The metal industry in Romania is very labor-intensive, but due to the low wage costs and the well-qualified employees, outsourcing production activities for foreign companies is also very interesting here. In Romania, for example, there are still plenty of welders available, professionals who are almost impossible to find in the EU.

Trade and service sector

Export RomaniaExport RomaniaPhoto: R. Haussmann, Cesar Hidalgo, et.al CC 3.0 no changes made

The European Union accounts for about two thirds of total trade with Romania, making it the most important trading partner. Exported are: chemical and petroleum products, machines, fertilizers, raw materials for the food industry and textiles. The main customers are currently Germany, Italy, France, Turkey and Hungary.

Imports are: raw materials, machines, means of transport and consumer goods. The main suppliers are currently Germany, Italy, Hungary, France, Russia and Poland.

The total value of exports in 2017 was $ 65 billion and the total value of imports was $ 78 billion. Romania therefore has a trade deficit.

Favorable prospects can be found in the financial services, insurance and accountancy industries, legal services, and the marketing and advertising industries.

Many foreign banks have now established themselves in Romania. The National Bank, which has existed since 1880, functions as the central bank. The bank network currently consists of 17 Romanian banks and 24 banks that are wholly or partly foreign-owned. Since 1995, Romania has had a stock exchange again.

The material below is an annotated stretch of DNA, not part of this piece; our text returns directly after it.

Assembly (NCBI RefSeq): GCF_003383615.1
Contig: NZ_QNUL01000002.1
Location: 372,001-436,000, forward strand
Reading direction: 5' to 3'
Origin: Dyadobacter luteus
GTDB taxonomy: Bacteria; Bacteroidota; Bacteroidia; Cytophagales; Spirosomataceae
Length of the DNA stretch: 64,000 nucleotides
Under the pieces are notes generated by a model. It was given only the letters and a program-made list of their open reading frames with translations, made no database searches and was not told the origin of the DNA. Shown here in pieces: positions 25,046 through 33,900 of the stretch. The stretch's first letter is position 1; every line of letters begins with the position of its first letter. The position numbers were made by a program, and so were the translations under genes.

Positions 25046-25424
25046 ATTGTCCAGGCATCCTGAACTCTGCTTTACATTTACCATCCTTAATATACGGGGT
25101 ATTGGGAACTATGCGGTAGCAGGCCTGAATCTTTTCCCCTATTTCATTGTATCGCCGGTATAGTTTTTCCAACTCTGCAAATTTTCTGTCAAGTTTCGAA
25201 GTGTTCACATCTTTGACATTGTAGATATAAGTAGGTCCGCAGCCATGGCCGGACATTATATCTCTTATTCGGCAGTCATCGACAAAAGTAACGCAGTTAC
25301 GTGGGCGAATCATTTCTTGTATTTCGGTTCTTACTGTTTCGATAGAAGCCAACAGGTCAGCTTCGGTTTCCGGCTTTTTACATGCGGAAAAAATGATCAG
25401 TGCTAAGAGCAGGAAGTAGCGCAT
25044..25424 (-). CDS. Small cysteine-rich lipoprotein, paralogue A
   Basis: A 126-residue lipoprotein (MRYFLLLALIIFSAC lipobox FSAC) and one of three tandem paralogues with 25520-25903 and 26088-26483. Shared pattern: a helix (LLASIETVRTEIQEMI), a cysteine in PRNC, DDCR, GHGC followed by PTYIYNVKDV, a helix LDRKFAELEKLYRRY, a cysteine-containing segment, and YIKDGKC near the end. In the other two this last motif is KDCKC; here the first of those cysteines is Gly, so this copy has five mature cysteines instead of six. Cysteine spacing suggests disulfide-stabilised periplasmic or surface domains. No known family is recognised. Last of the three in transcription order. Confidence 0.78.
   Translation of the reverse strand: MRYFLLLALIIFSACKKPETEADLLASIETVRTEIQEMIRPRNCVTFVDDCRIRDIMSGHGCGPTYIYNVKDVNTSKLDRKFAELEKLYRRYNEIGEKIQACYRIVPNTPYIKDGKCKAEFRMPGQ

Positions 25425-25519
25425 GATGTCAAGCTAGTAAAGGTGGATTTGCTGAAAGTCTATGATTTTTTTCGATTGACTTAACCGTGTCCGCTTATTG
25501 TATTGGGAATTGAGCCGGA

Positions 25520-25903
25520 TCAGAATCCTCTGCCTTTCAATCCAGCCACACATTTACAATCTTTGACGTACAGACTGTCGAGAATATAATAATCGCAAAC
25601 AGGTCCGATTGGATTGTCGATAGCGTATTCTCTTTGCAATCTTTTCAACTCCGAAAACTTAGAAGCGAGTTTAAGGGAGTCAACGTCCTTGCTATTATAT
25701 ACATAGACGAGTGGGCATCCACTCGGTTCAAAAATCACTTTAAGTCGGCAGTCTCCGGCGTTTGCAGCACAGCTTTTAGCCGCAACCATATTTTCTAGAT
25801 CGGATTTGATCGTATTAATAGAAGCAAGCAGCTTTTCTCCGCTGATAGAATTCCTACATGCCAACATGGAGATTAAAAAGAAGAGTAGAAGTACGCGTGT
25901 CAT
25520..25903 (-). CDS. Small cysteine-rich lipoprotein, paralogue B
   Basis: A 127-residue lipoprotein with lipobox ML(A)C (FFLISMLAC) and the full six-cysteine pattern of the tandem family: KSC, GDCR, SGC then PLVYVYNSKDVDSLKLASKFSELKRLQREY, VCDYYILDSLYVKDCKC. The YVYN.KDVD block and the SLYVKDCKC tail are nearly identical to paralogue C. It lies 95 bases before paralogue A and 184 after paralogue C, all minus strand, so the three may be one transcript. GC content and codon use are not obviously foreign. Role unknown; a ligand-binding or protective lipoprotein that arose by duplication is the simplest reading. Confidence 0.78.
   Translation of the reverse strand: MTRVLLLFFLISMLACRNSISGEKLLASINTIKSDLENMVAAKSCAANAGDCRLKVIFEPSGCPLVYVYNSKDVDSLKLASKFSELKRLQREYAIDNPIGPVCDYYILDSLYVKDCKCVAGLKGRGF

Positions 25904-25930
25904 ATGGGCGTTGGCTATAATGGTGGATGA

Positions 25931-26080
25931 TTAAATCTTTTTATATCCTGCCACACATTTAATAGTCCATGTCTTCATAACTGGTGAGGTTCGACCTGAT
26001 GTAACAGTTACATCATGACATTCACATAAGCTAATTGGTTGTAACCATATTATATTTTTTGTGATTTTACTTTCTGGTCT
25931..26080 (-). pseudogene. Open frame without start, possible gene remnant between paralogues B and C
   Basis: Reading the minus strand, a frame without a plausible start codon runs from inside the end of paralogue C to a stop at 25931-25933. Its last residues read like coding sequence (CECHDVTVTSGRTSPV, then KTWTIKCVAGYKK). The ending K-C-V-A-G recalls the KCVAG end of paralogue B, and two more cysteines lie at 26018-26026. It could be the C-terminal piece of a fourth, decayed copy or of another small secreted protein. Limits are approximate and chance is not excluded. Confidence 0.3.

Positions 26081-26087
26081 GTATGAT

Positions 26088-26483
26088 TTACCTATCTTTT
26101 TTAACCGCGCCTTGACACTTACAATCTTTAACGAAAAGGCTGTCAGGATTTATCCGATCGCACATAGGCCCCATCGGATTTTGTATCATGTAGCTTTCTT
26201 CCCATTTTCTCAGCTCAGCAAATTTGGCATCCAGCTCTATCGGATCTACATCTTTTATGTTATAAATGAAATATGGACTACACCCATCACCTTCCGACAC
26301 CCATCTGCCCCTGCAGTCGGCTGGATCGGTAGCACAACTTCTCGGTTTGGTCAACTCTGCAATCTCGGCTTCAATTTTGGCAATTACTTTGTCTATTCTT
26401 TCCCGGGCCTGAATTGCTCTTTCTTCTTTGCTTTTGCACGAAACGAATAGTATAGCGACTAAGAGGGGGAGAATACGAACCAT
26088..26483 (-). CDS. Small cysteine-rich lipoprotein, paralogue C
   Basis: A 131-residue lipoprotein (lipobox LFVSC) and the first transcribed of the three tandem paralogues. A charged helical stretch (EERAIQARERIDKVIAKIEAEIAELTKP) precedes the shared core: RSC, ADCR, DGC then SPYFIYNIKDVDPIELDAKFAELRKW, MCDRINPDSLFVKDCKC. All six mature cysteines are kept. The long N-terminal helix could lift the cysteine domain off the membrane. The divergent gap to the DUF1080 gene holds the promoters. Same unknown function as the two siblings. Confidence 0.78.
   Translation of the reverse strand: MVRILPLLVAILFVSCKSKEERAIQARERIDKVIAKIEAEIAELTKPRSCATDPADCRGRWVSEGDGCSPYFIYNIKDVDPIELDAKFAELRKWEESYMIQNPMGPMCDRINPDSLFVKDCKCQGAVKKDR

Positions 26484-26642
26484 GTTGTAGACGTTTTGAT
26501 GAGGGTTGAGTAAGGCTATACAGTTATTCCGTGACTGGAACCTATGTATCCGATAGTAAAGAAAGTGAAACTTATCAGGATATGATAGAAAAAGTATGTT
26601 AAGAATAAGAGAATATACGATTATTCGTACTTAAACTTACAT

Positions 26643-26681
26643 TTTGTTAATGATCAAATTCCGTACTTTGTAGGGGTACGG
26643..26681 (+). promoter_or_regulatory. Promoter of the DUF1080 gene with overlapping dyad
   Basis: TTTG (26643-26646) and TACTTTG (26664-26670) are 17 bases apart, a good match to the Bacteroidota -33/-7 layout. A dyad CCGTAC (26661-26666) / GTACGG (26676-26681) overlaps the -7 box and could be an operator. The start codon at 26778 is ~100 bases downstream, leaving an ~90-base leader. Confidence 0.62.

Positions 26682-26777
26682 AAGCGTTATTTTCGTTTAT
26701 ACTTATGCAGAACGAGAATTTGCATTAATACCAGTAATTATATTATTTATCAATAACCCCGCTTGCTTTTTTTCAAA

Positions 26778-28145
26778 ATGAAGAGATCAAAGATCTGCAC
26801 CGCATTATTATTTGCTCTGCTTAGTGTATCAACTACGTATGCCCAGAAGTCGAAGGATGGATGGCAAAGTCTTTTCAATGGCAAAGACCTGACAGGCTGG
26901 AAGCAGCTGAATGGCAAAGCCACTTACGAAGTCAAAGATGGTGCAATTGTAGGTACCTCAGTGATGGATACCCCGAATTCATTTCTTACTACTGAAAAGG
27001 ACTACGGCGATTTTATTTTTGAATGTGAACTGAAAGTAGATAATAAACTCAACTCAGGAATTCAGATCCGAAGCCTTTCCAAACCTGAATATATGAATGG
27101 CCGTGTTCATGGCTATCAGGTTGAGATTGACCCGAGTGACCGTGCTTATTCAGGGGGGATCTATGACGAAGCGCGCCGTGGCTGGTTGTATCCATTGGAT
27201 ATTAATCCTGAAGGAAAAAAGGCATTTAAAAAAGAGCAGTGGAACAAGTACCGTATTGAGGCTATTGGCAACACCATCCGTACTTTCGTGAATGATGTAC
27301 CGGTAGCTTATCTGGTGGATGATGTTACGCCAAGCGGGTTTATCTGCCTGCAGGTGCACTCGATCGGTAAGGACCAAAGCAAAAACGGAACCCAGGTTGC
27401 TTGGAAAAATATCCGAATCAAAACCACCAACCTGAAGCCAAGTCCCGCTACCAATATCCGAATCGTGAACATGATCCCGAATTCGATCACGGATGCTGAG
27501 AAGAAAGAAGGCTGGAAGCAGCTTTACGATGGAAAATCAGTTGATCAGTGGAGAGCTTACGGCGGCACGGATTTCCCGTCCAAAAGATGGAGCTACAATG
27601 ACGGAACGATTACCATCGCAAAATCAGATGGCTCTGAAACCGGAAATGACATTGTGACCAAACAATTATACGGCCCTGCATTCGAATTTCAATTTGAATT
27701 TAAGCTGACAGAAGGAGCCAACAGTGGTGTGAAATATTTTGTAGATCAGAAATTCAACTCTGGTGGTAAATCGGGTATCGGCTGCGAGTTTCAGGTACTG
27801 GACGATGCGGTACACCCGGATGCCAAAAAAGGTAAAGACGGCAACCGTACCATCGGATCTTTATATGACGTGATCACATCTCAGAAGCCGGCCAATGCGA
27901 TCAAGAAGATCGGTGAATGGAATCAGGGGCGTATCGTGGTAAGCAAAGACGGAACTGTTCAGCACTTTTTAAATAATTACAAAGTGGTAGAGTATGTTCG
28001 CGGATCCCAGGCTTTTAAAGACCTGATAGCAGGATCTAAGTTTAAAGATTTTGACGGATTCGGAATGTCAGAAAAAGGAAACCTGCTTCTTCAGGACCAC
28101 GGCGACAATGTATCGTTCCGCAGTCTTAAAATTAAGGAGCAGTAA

Traffic and transport equipment industry

Dacia RomaniaDacia RomaniaPhoto: Sludge G (CC BY-SA 2.0) no changes made

Romania's road network of approximately 75,000 kilometers is generally in poor condition and there are less than 1,000 kilometers of motorway. The aim is to increase the number of kilometers of motorway and widen national roads through a multi-year plan. Bucharest will then be a crossroads of several highways at home and abroad. This is supported by the European Union, EIB, EBRD and the World Bank.

Since the 1970s, Romania has had its own automotive industry supplying passenger cars, trucks and buses. This industry collapsed after the revolution due to lagging investments, which meant that the techniques used quickly became obsolete. The national brand is Dacia. Imports of foreign models are on the rise. Many second-hand cars are also being imported. Dacia has been part of the French Renault group since 1999.